The relationships between malevolent/benevolent messages and perceived trust/distrust can also be explored through the perspective of psychophysiology. Lang’s (2000) limited capacity model of motivated mediated message processing (LC4MP) theory explains the relationships between human physiology and psychology. The foundational premises of the LC4MP is that humans have a limited amount of cognitive resources, which they strategically allocate to complete the mental tasks involved in perceiving, comprehending, and remembering information they encounter. Thus, when humans are exposed to new stimuli or messages, the cognitive system automatically selects information to be encoded into working memory and then stored in long-term memory.
LC4MP argues that one of the automatic cognitive selection mechanisms for information encoding, storage, and retrieval is the orienting response, or OR (Lang 2000). OR refers to humans’ automatic physiological and behavioral reactions that occur in response to novel stimuli, or the “what-is-it?” response (Stern et al. 2001, p. 57). When an OR occurs, the viewer orients his or her sensory receptors toward the stimulus that caused the response. This orienting response results in an organized set of physiological responses as well as behavioral responses (Lynn 1966). One type of physiological response to a novel stimulus, an essential component of the orienting response, is heart rate deceleration (Bolls et al. 2001; Leshner et al. 2009).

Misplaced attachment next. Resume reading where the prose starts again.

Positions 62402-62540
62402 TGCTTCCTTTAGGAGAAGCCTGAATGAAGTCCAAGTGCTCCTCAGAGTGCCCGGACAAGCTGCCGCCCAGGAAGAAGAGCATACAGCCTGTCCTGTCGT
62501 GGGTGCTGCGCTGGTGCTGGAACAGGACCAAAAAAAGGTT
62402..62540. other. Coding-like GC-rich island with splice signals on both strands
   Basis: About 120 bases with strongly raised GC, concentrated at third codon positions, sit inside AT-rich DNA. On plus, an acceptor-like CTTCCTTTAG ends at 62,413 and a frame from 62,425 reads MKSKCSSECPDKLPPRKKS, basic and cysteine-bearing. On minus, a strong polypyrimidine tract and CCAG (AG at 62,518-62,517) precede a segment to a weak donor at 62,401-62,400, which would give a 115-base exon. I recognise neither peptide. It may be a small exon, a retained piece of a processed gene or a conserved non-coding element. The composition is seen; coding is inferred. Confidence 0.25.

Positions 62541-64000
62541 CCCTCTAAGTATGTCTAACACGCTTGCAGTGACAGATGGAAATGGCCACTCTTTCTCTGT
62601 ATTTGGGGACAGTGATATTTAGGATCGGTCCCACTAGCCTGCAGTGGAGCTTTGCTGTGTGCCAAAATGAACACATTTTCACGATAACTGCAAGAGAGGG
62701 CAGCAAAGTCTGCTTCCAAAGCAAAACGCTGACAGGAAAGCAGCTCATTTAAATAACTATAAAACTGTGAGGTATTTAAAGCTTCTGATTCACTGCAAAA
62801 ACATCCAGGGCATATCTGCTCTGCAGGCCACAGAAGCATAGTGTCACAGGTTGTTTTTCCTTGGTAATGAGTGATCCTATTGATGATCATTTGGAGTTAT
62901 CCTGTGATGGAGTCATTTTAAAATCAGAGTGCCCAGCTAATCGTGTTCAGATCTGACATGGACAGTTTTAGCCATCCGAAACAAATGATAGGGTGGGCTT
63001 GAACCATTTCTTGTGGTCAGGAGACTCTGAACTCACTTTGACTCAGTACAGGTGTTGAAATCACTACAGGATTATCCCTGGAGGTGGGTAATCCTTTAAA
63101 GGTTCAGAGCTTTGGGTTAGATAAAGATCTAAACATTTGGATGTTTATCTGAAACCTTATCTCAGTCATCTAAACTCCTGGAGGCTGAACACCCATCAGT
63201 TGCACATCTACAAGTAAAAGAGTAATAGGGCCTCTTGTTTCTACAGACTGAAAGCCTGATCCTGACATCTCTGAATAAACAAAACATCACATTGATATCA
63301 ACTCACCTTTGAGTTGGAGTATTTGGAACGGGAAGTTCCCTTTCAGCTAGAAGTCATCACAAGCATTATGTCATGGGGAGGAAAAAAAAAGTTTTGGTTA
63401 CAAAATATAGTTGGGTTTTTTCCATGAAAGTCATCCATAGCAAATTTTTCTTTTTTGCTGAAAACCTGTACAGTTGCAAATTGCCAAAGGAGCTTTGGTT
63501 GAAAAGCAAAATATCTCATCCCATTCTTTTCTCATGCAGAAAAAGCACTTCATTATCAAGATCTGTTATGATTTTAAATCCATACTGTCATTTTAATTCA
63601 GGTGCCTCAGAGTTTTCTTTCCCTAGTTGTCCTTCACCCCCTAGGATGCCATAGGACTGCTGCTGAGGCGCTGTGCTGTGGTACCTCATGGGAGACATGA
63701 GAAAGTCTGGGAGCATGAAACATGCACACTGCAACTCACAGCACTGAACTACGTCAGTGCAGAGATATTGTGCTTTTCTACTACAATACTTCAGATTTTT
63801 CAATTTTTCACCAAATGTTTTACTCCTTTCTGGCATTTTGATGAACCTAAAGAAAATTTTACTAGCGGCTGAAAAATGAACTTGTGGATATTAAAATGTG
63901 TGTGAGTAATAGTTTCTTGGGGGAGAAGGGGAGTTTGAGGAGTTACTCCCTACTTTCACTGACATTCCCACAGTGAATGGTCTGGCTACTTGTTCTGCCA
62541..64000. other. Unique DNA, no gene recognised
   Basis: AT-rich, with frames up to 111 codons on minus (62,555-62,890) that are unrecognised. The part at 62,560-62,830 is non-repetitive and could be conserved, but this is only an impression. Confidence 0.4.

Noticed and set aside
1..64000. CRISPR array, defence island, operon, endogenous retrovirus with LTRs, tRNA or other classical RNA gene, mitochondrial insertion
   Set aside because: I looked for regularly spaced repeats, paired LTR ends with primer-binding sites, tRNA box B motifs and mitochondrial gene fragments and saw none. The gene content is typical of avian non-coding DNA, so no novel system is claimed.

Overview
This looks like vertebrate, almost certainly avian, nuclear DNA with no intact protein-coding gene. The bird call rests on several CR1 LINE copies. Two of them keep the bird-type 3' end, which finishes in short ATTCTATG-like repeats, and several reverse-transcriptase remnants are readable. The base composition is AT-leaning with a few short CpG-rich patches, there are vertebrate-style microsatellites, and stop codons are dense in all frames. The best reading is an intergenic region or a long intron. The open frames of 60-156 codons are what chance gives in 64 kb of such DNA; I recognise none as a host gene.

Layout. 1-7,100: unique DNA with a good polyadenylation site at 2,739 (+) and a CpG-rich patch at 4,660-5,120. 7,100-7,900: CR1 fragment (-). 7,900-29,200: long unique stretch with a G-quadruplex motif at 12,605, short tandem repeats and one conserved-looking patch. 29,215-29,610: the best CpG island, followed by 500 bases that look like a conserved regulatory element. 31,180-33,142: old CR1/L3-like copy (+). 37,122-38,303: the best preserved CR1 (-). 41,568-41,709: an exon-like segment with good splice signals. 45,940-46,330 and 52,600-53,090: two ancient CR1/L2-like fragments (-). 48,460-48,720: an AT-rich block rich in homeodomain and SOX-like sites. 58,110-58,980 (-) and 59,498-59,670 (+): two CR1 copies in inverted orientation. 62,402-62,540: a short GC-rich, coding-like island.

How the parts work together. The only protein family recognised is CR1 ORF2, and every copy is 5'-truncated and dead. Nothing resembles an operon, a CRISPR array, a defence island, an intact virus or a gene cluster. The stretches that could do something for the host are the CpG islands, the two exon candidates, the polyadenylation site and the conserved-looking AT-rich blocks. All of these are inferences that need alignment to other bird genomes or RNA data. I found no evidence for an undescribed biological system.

LC4MP also suggests that emotional content in messages also automatically activate two fundamental motivational subsystems, the appetitive and the aversive (Berntson & Cacioppo 2000). A major goal of the appetitive system is information intake, whereas that of the aversive system is protection. The appetitive system is more active than the aversive system when stimuli cause low to moderate arousal, a physiological and psychological state of being awake or activated to stimuli (Stern et al. 2001). In this light, when humans are exposed to negatively arousing stimuli, the aversive system becomes activated, leading the body and mind to allocate more cognitive resources to encode information about the negative stimuli. When the stimulus is aversive, the individual may shift cognitive resources among encoding, storage, and retrieval in order to engage in an appropriate defensive response to protect him or herself (Lang 2006). Thus, highly emotional and/or negative messages lead to a higher level of cognitive resources allocated to information processing (Leshner et al. 2009), and, consequently, higher heart-rate deceleration.